Toronto:Justine Henin still has a bitter taste in her mouth from the way she exited Wimbledon.
The world's top-ranked woman returns to the WTA Tour at this week's Rogers Cup for the first time since her stunning defeat to unseeded Marion Bartoli of France in the Wimbledon semifinals more than five weeks ago. Henin blew a set and a break lead.
"Wimbledon, it seems far away from me now, but it's true that I have also a feeling that I need a little bit of revenge from that," Henin said on Monday. "I could be very calm and understand what did happen. It's tough, you need a lot of humility.
"But it's very important that you can come through these pretty tough moments, and now I have to look forward and in the future and be focused on my goals, and try to learn a lot of things from that experience."
She hopes to produce a better memory in Toronto, where she won the Rogers Cup in 2003 and lost the final in 2005 to fellow Belgian Kim Clijsters.
"Toronto is a lot of good memories, it's a very special tournament to me so I'm very happy I could make it, and I hope I'm going to have a good one," she said.
The 25-year-old Henin has amassed a 38-4 win-loss record this season, capturing five titles including the French Open.
But she pulled out of the tournament in San Diego two weeks ago with injuries to both of her wrists.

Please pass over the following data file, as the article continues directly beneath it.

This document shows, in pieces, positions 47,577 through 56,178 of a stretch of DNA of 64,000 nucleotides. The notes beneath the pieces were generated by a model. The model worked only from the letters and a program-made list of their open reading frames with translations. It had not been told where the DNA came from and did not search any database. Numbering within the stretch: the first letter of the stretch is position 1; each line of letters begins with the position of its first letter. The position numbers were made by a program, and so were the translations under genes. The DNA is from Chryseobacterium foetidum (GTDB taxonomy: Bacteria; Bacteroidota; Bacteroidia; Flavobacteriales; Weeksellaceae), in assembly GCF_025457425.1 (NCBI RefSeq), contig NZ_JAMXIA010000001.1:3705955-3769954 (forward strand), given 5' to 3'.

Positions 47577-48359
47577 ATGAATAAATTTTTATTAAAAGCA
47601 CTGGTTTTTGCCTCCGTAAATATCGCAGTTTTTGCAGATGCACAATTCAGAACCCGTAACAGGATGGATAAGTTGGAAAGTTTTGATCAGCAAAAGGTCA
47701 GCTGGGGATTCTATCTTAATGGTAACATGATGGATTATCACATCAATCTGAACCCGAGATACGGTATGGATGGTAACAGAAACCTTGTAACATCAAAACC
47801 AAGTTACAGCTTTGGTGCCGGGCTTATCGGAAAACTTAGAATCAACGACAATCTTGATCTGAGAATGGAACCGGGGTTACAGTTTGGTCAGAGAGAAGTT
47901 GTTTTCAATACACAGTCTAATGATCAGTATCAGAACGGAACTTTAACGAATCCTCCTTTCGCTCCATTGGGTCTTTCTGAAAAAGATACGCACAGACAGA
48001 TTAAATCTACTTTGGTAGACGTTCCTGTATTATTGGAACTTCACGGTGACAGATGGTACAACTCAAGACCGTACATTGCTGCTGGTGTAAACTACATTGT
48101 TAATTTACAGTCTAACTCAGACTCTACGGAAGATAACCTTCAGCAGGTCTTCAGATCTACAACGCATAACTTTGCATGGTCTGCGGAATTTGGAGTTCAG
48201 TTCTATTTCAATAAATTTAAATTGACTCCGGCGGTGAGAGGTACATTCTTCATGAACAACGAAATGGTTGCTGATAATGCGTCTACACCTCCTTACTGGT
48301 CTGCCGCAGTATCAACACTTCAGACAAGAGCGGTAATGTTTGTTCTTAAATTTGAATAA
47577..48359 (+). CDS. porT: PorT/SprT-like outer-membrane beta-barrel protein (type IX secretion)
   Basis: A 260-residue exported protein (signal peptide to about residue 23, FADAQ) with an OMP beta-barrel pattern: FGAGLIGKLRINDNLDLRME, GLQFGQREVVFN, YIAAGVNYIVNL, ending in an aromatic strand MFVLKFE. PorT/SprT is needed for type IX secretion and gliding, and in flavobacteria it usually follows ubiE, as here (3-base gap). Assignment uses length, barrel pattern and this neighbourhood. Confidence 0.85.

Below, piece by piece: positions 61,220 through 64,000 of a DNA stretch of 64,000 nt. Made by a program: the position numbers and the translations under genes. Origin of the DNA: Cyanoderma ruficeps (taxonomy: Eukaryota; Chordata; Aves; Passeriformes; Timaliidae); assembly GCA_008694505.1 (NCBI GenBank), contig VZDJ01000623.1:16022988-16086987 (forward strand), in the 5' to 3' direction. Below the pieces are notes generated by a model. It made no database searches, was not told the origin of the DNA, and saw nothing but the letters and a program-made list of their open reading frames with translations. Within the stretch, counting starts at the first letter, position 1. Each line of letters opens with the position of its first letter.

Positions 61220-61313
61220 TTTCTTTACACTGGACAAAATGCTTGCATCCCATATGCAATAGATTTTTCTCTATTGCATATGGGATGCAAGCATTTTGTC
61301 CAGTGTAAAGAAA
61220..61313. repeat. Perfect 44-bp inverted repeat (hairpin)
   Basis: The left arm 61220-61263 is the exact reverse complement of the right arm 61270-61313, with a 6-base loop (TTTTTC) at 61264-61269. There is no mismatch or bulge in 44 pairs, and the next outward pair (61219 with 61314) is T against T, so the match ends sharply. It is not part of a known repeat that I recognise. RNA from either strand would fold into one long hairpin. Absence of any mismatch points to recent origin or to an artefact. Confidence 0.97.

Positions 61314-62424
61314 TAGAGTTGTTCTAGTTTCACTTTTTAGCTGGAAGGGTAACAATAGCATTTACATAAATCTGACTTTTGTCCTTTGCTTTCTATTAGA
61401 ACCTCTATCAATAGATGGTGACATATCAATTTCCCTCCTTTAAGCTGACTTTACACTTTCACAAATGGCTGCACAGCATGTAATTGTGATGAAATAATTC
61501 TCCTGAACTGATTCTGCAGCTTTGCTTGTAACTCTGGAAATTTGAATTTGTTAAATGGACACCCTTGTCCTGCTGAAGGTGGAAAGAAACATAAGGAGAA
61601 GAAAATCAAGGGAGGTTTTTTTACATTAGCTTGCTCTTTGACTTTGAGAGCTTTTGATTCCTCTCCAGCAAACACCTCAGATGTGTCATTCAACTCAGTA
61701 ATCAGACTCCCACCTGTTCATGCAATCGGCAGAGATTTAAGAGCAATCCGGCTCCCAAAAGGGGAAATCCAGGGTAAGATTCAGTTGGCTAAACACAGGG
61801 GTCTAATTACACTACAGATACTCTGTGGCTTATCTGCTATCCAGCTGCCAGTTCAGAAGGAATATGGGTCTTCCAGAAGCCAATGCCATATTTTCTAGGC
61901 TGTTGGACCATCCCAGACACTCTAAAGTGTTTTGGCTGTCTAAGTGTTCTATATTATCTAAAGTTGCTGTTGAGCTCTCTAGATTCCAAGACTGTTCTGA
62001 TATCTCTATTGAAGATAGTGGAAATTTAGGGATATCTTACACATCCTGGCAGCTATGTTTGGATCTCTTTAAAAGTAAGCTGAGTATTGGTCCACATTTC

"It's getting much better," she said of her wrist woes.
Her psyche has taken a turn for the better too since a much-needed vacation following Wimbledon.
"We had a wonderful time for 10 days - forget about tennis and forget about Wimbledon and I had to take a very good rest for my wrist and I was back to work two and a half weeks ago," she said. "I'm fresh mentally for the end of the season now."
Bartoli, meanwhile, was also hoping to get back on track since she stole the spotlight at the All England Club.
The 22-year-old upended two of the world's top three players - Henin and No 3 Jelena Jankovic - at Wimbledon before losing to Venus Williams in the final.
She returned to action for the Bank of the West Classic, but lost in her first match to Lilia Osterloh (ranked 106th). Last week, she was ousted in the second round of the East West Bank Classic by Russian Maria Kirilenko.
"It's hard to bounce back after such great results, especially because it was the first time for me," Bartoli said of her recent results. "I think I came back to the tour a little too early, I think it was a mistake. My body was so tired, I just got sick."
She's also been struggling with an injury to her right wrist that's been bothering her since battling the powerful Williams at Wimbledon.
"I've never experienced that kind of serve before . . . it was too much `first time in a row,'" she said.
Bartoli pointed out it was her first time playing in a grand slam final, and her first time facing Williams, who serves at a blistering 125 miles an hour.
"It was just too much `first time,'" Bartoli said.
Her wrist still bore a pronounced tan line on Monday from the tape she's been wearing to speed the healing. But she insists she's fine.
"I feel I've recovered well and now I'm ready to go on court and compete at my best level."